Cops, gangs, and revolutionaries in 1960s Chicago: What black police can tell us about power

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In late 1960s Chicago, radical black police officers opposed to police brutality created the Afro-American Patrolmen's League (AAPL). This paper describes the political vision of the AAPL and that of the contemporaneous, path-breaking black television series Bird of the Iron Feather, which was inspired by the AAPL and created with AAPL members' input. Both used their positions within white-dominated institutions to present black perspectives on white power. The AAPL and Bird also analyzed gangs, both black and white, as functional parts of a larger, white-dominated, urban "machine" political structure. Their analyses of structural racism, and their understanding of the diverse responses of black Americans living within such a system, uncovered the complexities of black urban life in the mid-twentieth century. Together, they stand as sophisticated expressions of a popular black power vision that eschewed romantic images of revolutionary resistance in favor of careful analysis of and resistance to personal and structural white violence.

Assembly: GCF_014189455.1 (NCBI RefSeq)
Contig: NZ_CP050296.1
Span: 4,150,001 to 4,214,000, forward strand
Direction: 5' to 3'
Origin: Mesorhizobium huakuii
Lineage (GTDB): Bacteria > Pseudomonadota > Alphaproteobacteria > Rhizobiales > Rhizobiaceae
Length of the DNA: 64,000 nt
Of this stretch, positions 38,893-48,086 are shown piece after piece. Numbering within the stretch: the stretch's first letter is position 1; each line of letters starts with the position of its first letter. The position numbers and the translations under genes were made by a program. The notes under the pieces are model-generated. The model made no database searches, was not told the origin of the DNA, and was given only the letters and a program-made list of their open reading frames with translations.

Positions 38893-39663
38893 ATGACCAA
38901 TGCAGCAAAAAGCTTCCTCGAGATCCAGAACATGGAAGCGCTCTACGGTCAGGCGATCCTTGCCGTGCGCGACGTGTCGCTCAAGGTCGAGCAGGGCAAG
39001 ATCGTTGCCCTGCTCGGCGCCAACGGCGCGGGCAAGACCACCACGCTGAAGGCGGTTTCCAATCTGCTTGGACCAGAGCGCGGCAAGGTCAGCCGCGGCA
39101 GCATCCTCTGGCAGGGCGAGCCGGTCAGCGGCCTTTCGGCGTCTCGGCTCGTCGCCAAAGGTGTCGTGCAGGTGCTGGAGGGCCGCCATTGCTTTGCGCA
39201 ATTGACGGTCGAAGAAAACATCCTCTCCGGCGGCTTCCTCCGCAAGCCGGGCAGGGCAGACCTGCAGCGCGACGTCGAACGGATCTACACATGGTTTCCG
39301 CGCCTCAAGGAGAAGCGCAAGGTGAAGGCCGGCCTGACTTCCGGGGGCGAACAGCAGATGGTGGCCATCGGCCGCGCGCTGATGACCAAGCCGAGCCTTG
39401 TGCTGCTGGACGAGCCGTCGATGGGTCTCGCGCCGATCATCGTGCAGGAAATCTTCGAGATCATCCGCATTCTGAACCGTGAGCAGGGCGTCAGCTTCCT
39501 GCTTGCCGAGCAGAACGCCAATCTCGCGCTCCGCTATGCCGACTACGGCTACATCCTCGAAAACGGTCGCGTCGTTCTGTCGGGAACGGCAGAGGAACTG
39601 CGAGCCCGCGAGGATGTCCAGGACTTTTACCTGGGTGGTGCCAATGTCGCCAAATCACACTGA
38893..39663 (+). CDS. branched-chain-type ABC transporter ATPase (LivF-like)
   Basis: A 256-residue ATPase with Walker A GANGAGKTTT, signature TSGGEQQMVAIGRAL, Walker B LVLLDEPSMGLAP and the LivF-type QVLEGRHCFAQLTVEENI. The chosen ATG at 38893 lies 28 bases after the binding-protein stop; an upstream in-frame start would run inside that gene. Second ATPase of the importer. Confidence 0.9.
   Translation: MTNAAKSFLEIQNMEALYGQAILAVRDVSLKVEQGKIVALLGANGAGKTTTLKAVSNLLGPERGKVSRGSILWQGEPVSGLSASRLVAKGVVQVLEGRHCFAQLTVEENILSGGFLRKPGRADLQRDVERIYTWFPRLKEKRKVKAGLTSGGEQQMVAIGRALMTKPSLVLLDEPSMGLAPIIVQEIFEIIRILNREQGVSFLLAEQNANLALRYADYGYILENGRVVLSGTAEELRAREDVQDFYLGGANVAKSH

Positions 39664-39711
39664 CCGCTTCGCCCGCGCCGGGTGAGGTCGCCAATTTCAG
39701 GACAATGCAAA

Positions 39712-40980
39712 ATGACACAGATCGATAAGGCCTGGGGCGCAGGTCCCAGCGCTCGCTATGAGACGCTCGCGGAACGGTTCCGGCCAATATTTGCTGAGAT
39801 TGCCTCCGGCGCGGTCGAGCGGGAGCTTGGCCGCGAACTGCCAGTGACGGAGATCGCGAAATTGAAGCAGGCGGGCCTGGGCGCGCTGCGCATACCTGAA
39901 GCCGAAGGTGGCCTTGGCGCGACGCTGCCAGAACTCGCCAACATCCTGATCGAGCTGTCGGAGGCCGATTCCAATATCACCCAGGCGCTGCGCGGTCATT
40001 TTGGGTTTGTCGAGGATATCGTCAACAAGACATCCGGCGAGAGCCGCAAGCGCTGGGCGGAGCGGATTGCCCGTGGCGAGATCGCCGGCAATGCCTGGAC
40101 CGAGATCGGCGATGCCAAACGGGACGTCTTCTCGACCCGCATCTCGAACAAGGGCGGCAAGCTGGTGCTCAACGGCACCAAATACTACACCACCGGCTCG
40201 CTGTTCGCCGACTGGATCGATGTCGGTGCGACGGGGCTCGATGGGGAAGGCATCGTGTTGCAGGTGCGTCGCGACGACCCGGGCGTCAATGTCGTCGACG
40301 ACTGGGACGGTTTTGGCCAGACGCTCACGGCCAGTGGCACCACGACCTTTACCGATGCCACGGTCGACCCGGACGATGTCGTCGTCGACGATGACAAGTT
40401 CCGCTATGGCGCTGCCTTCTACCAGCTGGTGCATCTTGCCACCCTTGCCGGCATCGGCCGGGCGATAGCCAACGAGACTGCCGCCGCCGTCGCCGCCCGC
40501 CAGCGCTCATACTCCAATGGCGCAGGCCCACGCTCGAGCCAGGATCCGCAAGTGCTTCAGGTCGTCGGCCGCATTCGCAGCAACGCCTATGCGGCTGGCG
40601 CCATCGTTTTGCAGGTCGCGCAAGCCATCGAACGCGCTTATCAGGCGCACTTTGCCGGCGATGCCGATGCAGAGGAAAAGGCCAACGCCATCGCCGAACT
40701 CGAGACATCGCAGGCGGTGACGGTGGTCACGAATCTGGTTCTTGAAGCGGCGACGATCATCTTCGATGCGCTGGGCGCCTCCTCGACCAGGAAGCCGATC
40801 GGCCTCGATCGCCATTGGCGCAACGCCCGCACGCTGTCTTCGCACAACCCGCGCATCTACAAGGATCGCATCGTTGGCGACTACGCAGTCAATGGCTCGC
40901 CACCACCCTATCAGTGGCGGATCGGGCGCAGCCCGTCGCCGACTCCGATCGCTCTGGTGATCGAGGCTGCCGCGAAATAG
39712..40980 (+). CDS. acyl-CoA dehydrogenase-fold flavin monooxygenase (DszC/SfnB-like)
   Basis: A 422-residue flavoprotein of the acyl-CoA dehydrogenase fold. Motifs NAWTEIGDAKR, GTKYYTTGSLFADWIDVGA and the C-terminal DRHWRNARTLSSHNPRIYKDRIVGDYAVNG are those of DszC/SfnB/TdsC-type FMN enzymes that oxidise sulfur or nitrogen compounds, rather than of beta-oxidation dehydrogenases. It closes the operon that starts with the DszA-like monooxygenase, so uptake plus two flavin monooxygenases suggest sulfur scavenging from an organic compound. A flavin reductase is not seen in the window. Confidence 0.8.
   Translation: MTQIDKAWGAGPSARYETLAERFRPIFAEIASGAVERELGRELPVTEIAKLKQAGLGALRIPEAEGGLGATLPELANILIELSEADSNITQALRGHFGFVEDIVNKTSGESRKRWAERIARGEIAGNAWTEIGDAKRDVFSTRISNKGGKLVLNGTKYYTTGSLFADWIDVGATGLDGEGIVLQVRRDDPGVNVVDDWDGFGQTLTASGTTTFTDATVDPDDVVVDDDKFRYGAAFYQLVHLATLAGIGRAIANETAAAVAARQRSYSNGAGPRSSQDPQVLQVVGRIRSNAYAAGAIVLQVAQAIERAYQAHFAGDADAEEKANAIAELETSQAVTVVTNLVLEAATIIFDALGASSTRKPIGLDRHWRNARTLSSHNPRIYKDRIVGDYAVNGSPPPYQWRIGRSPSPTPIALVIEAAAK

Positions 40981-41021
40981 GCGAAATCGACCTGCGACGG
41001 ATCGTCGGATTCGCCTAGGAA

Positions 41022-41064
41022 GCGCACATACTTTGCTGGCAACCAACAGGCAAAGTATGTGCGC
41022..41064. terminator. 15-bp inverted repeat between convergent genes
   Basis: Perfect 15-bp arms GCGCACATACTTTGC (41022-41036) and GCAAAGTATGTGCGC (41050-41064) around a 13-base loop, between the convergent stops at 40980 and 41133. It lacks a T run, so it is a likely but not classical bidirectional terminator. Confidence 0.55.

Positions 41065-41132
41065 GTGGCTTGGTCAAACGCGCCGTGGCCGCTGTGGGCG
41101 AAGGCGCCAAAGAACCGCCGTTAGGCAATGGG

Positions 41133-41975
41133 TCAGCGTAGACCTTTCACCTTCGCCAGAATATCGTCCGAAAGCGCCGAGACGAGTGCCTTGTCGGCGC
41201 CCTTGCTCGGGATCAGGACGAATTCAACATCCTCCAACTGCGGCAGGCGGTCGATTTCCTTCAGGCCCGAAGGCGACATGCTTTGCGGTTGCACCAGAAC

Original languageEnglish (US)
Pages (from-to)1110-1134
Number of pages25
JournalJournal of Urban History
Issue number6
StatePublished - Nov 1 2016

All Science Journal Classification (ASJC) codes

  • History
  • Sociology and Political Science
  • Urban Studies


  • Afro-American Patrolmen's League
  • Bird of the Iron Feather
  • Black Panther Party
  • Chicago
  • Police brutality
  • black police
  • black television
  • gangs


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